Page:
2. akualezli
    September 29, 2008

    Wundebah! Good to know! This is very exciting! Hope the committee will have an area on the Arts website so information can be gathered and
    shared readily. I’ve got a list of national and online resources that I could upload/send when the time comes.

  3. Kathleen Masterson
    October 5, 2008

    Re: NYS Literary Resources

    Many resources already exist to serve the literary community in NY State; as you plan or search for resources, you might find this literary network useful. There is a very active Writers’ Voice project at the Downtown Y in Syracuse, run by Phil Memmer. There is a Finger Lakes Literary Consortium project in the works, which is being sponsored by the Community Arts Partnership of Tompkins County (talk to Brett Bossert). Check also the NYS Literary Website NYSLittreeat for statewide information about literary activity, and the literary maps of NYS. Writers who wish to do readings around the state may register (see Circuit Writers) on this site. This site is administered from Treadwell, NY in Delaware County by Bertha Rogers at Bright Hill Literary Center ( Technical assistance for organizations that are literary presenters may be found at – Laurie Dean Torrell at Just Buffalo Literary Center is the administrator of this program ( Technical assistance for literary magazines and small presses may be accesssed through (see the NYTAP project). This is the website of the Council of Literary Magazines and Presses and Jamie Schwartz ( is the Director of the statewide NY Technical Assistance Program (for non-profit literary publishers). Jeffrey Lependorf is the Director of CLMP ( Technical assistance and career development information for writers may be found at (Poets & Writers) through their Information Services Dept. Writers may apply for matching funds for fees for public literary readings and workshops through P&W’s Readings and Workshops program – the sponsoring organization must apply. Bonnie Rose Marcus is the director of this program. There is a strong reading series and literary community in Olean at the Olean Public Library; talk with Tom Krampf or Robert Taylor there. Contact information for all these groups can be found by searching the names of the organizations at NYSCA sponsors a statewide literary convening called Facing Pages which brings together literary organizations, publishers and writers from around the state. The next convening is scheduled for August 28-30, 2009 at Minnowbrook Conference Center in Blue Mt. Lake and information about that convening and others will be posted at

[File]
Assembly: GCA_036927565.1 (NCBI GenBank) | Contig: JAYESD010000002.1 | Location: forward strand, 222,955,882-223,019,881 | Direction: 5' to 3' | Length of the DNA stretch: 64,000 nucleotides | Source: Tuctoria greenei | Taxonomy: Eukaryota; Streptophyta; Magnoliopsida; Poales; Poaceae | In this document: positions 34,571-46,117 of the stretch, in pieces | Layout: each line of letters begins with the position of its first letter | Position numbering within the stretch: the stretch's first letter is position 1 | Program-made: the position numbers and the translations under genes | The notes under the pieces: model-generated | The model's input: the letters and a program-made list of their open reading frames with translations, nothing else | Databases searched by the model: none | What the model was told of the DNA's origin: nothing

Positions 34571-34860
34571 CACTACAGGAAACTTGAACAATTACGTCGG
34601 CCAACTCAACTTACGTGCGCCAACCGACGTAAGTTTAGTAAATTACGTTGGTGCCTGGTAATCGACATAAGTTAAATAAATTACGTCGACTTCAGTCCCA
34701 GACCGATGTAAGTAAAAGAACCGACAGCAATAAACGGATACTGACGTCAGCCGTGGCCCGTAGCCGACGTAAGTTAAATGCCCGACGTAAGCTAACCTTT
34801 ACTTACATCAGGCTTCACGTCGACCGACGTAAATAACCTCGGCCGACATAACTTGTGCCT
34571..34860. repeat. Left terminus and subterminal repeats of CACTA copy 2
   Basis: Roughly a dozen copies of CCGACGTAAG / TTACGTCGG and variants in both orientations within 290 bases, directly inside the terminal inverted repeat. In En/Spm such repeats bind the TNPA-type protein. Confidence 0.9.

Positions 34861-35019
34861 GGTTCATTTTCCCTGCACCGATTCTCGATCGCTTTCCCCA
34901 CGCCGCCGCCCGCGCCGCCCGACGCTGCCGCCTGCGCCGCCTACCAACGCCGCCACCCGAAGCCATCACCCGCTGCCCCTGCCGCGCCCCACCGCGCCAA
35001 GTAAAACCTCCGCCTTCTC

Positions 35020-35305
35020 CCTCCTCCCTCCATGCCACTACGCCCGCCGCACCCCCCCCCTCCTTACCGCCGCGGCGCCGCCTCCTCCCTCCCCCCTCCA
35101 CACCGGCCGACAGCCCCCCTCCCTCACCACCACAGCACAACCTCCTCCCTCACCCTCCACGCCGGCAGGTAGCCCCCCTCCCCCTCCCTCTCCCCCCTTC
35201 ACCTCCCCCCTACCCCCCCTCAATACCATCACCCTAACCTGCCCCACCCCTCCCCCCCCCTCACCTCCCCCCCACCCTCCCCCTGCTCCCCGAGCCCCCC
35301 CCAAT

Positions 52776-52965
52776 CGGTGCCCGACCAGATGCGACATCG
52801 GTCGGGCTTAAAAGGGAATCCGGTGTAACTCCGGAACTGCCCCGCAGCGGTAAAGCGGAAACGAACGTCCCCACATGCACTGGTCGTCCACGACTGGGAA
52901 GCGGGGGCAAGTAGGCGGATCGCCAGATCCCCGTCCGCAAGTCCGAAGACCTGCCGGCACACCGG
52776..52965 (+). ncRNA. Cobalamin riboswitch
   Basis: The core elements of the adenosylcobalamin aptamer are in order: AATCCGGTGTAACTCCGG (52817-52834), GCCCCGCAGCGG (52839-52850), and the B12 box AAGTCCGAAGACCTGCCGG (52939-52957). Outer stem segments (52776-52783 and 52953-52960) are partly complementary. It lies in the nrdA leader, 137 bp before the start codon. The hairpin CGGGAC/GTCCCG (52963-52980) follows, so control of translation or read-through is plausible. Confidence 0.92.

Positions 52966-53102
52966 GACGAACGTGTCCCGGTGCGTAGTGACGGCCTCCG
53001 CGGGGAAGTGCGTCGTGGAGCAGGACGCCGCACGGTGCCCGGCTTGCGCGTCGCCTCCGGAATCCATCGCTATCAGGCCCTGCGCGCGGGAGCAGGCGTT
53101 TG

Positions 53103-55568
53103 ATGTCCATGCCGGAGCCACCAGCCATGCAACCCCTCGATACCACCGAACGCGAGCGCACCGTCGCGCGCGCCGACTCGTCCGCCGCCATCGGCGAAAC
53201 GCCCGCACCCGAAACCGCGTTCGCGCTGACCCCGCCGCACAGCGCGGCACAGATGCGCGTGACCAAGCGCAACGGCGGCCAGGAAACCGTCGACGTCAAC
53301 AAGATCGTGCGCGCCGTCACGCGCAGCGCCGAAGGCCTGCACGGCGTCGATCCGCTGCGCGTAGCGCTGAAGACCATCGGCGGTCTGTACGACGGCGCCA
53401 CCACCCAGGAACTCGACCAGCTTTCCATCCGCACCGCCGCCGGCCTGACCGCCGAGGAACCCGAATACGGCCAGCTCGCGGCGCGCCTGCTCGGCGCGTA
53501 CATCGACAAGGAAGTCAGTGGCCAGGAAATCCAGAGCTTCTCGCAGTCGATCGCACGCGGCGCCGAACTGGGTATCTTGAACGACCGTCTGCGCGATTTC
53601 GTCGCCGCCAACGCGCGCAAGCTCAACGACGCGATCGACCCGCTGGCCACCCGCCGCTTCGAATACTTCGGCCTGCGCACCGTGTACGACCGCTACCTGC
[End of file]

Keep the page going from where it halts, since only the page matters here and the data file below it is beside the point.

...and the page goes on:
Hope this helps with your projects and your dream for Corning’s literary community.

    Kathleen Masterson
    Dir., Literature Program
    NYS Council on the Arts